|Listed||January 9, 1991|
|Family||Viviparidae (Live-bearing Snails)|
|Description||Aquatic snail with a globular shell, with spiral lines of knobs.|
|Habitat||Moderately flowing rivers with rocky bottoms.|
|Reproduction||Bears live young.|
|Threats||Alteration of habitat, water pollution, siltation.|
Tulotoma is a gill-breathing, operculate snail. Its shell is globular, reaching a size somewhat larger than a golf ball, and typically ornamented with spiral lines of knob-like structures. Its adult size and ornamentation distinguish it from all other freshwater snails in the Coosa-Alabama River system. Tulotoma is also distinguished by its oblique aperture with a concave margin.
The tulotoma snail broods young and filter-feeds, as do other members of the Viviparidae.
The tulotoma snail occurs in cool, well-oxygenated, clean, free-flowing waters, with the habitat including both the mainstem river and the lower portions of large tributaries. This species is found in riffles and shoals and has been collected by U.S.Fish and Wildlife Service (FWS) divers at depths of more than 15 ft (4.5 m) with strong currents. The species is strongly associated with boulder/cobble substrates and is generally found during daylight hours clinging tightly to the underside of large rocks. Other aspects of its biology are virtually unknown.
The historic range of the tulotoma snail was from the Coosa River in St. Clair County, Alabama, to the Alabama River in Clarke and Monroe Counties, Alabama. Historic collecting localities in the Coosa River System included numerous sites on the river as well as the lower reaches of several large tributaries. This snail has only been recorded from two localities in the Alabama River System: the type locality near Claiborne, Monroe County, Alabama, and Chilachee Creek southwest of Selma, Dallas County, Alabama. Other than isolated archaeological relics, the species has never been recorded from the Tombigbee, Black Warrior, Cahaba, or the Tallapoosa Drainages. Archaeological records from these drainages are doubtful since tulotoma snails were Indian food items with shells of ornamental value and were likely to be transported outside of their natural range. Collections from these drain-ages since the mid-nineteenth century have not verified the presence of this species.
The snail's current known range includes four localized populations in the lower, unimpounded portions of Coosa River tributaries: Kelly Creek, St. Clair and Shelby Counties; Weogufka and Hatchet Creeks, Coosa County; and Ohatchee Creek, Calhoun County. A single population continues to survive in the Coosa River between Jordan Dam and Wetumpka, Elmore County. All of these locations, with the exception of Ohatchee Creek where only a few snails have been observed, appear to have self-sustaining populations. The tulotoma snail has apparently been extirpated in the Alabama River.
The range reduction of tulotoma can be attributed to extensive channel modifications in the Coosa-Alabama River System for navigation and hydropower. Dredging of the Alabama River channel began in 1878 and continues to the present day. Locks and dams on that river were completed in the 1960s impounding tulotoma habitat from the lowermost known site near Claiborne, Alabama, to the confluence of the Coosa and Tallapoosa Rivers. The Coosa River has been impounded for hydropower from just above its confluence with the Tallapoosa for approximately 230 river mi (370 river km) by a series of six large dams constructed between 1914 and 1966. Most Alabama and Coosa River tributaries within the historic tulotoma range have been affected in their lower reaches by backwater from the impoundments.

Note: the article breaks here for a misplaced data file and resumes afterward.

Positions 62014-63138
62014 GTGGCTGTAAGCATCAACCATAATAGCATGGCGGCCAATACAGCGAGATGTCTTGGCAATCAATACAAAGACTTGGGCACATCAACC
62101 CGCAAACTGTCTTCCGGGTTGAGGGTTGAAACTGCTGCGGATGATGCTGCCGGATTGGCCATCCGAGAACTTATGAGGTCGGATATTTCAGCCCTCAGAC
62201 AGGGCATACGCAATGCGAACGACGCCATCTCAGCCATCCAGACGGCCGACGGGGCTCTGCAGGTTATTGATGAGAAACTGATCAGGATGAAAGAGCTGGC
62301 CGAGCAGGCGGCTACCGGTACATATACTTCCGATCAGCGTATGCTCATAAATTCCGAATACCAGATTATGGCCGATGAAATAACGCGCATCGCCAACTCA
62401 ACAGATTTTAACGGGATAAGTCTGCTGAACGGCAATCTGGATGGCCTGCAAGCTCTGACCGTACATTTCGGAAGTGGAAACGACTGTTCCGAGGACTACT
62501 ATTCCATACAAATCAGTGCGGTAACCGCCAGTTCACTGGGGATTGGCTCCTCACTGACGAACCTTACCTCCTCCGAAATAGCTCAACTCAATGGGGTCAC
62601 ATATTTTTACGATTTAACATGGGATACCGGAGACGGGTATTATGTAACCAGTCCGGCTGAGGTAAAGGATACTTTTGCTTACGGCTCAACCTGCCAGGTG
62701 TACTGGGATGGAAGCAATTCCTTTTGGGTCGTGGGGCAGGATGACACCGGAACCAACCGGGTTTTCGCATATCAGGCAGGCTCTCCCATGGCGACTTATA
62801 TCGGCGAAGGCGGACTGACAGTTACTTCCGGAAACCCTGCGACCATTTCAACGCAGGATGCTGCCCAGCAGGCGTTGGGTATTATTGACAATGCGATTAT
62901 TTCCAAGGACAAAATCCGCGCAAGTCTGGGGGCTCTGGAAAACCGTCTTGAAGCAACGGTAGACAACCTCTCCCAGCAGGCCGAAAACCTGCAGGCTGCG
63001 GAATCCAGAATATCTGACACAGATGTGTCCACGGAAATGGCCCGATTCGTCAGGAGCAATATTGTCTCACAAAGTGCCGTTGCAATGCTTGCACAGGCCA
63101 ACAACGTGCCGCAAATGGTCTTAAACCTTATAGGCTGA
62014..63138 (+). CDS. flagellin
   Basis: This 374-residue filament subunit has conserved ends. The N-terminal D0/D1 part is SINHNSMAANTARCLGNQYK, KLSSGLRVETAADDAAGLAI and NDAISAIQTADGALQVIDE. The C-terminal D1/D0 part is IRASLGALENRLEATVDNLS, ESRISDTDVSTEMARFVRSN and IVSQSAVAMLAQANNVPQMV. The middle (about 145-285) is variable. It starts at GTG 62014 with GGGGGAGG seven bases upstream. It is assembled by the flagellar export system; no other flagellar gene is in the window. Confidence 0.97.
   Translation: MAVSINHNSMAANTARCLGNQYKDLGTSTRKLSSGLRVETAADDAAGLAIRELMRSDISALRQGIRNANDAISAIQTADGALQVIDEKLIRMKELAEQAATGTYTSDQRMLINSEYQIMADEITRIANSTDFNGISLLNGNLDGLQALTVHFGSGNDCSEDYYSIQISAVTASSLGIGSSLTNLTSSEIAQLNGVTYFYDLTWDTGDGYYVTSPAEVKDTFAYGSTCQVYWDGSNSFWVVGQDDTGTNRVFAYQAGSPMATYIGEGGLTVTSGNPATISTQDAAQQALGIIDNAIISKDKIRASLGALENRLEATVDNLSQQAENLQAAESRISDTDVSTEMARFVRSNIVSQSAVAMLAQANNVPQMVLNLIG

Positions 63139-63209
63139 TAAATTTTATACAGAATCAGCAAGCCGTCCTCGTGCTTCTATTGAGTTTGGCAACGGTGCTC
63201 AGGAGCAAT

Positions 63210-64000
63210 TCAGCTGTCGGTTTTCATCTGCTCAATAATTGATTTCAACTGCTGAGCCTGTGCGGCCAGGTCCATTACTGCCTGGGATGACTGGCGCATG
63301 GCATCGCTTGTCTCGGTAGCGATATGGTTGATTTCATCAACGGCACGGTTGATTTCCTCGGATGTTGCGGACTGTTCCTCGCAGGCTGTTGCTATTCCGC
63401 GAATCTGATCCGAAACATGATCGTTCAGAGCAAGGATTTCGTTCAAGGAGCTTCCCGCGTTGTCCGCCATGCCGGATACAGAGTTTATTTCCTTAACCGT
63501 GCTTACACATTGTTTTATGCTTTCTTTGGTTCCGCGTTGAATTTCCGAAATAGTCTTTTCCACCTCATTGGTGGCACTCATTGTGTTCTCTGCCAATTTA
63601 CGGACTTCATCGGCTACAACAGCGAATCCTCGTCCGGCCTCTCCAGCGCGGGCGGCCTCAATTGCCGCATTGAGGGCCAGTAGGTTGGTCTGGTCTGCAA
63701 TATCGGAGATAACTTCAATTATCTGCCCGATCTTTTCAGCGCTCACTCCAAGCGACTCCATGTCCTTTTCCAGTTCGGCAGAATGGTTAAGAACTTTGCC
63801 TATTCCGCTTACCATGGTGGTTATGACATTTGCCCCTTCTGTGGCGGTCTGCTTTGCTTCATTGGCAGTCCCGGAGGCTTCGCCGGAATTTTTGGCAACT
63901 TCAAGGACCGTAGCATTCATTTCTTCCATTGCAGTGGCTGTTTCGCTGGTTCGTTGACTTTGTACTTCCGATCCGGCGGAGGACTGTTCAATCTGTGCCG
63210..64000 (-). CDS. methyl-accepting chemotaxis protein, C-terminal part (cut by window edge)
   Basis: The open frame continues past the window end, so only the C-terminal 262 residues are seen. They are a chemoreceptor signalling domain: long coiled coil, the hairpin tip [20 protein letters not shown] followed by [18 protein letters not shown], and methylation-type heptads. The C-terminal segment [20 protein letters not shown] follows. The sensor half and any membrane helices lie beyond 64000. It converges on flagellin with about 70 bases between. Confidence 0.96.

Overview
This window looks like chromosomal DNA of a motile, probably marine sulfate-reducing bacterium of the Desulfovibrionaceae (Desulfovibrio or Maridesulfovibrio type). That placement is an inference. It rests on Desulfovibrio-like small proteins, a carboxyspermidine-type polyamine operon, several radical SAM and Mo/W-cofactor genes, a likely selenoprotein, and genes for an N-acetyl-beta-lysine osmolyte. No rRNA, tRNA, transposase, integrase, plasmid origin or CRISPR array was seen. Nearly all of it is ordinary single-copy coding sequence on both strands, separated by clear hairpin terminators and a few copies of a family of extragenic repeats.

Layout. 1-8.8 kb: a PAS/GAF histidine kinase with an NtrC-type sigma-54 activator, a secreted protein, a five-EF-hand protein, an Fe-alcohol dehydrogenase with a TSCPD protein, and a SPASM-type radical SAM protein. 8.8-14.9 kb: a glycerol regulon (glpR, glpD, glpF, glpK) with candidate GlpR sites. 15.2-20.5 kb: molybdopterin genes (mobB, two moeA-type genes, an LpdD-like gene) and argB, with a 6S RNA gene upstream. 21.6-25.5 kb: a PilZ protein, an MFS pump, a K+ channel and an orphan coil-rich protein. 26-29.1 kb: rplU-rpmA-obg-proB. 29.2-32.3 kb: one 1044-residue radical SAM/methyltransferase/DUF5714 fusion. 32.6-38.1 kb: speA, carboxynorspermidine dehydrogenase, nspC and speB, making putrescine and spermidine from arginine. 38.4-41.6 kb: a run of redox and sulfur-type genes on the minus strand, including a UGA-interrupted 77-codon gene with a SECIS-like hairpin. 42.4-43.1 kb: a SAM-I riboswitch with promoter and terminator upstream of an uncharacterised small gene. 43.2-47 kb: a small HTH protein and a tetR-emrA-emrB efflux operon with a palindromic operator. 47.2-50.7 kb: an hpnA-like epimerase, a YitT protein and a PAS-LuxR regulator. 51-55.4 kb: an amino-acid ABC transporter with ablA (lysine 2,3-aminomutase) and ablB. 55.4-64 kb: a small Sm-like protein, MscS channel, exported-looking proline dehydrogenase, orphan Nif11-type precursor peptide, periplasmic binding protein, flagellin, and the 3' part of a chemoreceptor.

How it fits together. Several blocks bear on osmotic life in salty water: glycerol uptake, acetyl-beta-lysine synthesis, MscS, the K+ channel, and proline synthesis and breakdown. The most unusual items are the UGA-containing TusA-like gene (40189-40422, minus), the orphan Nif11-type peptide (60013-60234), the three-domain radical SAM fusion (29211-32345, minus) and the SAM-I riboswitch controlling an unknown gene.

Additional impacts on the species include pollution, siltation, and hydropower discharge. Industrial and municipal waste problems were found in the Coosa Drainage as well as the effects of excessive siltation. In a 1989 survey, Service biologists noted that tulotoma habitat in the river channel and tributaries affected by reservoir backwater may be limited by siltation.
Conservation and Recovery
The Alabama Power Company is conducting a multi-year life history and population study on the tulotoma snail in the Coosa River below Jordan Dam, Elmore County, Alabama. Information from this study should be used to access historic sites where the species no longer occurs. The suitability of the habitat would be evaluated for reintroduction of the snail. Known populations will be monitored and protected through existing legislation and regulations.
U.S. Fish and Wildlife Service
Regional Office, Division of Endangered Species
1875 Century Blvd., Suite 200
Atlanta, Georgia 30334
U.S. Fish and Wildlife Service
6578 Dogwood View Parkway
Jackson, Mississippi 39213
Telephone: (601) 965-4900
Hershler, R., J.M. Pierson, and R.S. Krotzer. 1990."Rediscovery of Tulotoma magnifica (Conrad) (Gastropoda: Viviparidae)." Proceedings of the Biological Society of Washington. 103 (4): 815-824.
U.S. Fish and Wildlife Service. 9 January 1991. "De-termination of Endangered Status for the Tulotoma Snail." Federal Register 56 (6): 797-800.